Working in coalition again, in 1988, the civil rights community the Fair Housing Act (FHA) to improve enforcement mechanisms, and for the  first time disability anti-discrimination provisions were included in a  traditional civil rights statute banning race discrimination.  During these years working on the CRRA and the FHA, alliances were forged within the  civil rights community that became critical in the fight for passage of the ADA.  Because of its commitment to disability civil rights, the Leadership  Conference on Civil Rights played an important leadership role in securing  passage of the ADA.
     During the 1980's, it also became clear  to the disability community  that it should play a very active role in Supreme Court litigation under  Section 504.  The first Section 504 case which was decided by the Supreme  Court in 1979, Southeastern Community College v. Davis, 442 U.S.397,  revealed at best, a lack of understanding, and at worst, a hostility toward even applying the concept of discrimination to exclusion based on disability.  In that case, a hearing impaired women was seeking admission to the nursing program of Southeastern Community College.  The court found that Ms. Davis's hearing impairment rendered her unqualified to participate in  the program because she would not be able to fully fulfill all of the  clinical requirements.  However, the Court did not limit itself to the fate of Ms. Davis, but included within the decision several very broad negative  interpretations of Section 504. In fact, the Davis's decision cast doubt on whether those entities covered by Section 504 would be required to take any affirmative steps to accommodate the needs of persons with disabilities.   Contrary to established Court doctrine, the Section 504 regulations that  had been issued by the Department of Health,Education and Welfare (HEW)  were given little deference by the Court.  Ironically the Court attributed  this lack of deference to the fact that HEW had been recalcitrant in issuing  the regulations.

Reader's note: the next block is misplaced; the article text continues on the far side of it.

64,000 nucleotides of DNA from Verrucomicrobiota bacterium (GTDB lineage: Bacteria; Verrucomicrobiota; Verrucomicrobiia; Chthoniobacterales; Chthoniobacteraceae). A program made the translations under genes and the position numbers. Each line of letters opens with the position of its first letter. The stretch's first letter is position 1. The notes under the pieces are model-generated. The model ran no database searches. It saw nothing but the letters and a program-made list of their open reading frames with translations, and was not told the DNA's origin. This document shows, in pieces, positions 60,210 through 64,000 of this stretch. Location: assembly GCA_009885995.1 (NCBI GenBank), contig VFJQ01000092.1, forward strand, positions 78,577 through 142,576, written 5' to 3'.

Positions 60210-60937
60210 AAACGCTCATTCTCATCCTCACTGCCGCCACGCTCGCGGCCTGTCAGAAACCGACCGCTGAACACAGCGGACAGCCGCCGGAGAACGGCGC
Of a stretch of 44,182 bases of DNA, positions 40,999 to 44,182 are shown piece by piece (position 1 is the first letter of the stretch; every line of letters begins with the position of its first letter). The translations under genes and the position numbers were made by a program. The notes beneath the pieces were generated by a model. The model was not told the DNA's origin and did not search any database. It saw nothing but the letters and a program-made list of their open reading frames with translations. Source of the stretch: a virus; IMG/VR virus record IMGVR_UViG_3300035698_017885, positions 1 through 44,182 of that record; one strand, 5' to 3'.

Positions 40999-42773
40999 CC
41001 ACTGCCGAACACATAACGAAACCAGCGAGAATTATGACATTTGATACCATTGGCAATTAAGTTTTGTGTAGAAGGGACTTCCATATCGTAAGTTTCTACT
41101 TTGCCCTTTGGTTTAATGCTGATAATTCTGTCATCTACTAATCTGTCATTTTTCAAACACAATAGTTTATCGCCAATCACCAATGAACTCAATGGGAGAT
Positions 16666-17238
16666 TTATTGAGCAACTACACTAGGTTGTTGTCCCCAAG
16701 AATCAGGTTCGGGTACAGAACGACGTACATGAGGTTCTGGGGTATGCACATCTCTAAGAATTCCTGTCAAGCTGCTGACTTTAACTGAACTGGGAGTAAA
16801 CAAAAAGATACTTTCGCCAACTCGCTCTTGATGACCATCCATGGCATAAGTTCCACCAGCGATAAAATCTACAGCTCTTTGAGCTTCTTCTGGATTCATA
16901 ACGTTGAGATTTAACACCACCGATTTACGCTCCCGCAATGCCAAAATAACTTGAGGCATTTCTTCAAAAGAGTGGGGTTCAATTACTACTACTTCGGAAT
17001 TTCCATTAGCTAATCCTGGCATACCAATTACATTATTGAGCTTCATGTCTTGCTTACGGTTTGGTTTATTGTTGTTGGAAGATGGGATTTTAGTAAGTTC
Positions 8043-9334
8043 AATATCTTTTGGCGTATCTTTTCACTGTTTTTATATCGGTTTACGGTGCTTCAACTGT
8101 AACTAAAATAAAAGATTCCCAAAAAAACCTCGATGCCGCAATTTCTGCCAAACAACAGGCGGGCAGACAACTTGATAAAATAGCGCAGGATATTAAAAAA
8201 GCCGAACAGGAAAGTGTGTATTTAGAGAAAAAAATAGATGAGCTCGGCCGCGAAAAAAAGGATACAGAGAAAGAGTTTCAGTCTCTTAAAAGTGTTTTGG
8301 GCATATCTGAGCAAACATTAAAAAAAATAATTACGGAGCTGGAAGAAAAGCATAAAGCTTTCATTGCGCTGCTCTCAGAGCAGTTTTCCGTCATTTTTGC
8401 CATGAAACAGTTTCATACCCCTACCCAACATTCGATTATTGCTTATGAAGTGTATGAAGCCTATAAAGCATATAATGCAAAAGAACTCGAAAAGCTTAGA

After the Davis decision it was clear that the Supreme Court needed to  be educated on the issue of disability based discrimination and the role  that it plays in people lives. Moreover, it was clear to the disability  community that the focus of its efforts in any future Supreme Court  litigation must be to reinforce the validity of the 1977 HEW regulations.   In the next case to be granted review by the Supreme Court, Consolidated  Rail Corporation v. Darrone, 465 U.S.624(1984), the disability community focused its efforts on educating the Court and bolstering the validity of  the HEW Regulations interpreting Section 504.  The issue in Consolidated  Rail Corporations was whether employment discrimination was covered by the  anti-discrimination provisions of Section 504.  In order to educate the  court on the pervasive role of discrimination in the un-employment and  under-employment of persons with disabilities, the Disability Rights  Education and Defense Fund filed an amicus brief on behalf of 63 national,  state and local organizations dedicated to securing the civil rights of persons with disabilities.  This amicus brief served not only to educate the  courts on discriminatory employment policies and practices, but also to  demonstrate to the Court that these issues concern the millions of Americans  who were affiliated with the organizations who filed the brief.  DREDF also  worked very closely with the lawyer representing the disabled person in the  lawsuit in order to present to the court the very best legal arguments on  the validity of the 1977 HEW regulations which had found that employment discrimination was covered by provision of Section 504.  The decision in  Consolidated Rail Corporation v. Darrone marked a significant victory for  the disability rights community.  The court found that employment  discrimination was in fact prohibited by Section 504, but equally  importantly the Court found that the regulations issued in 1977 by HEW were  entitled to great deference by the courts.  It is these regulations which  were elevated by the Court in Consolidated Rail Corporation which formed the  basis of the ADA.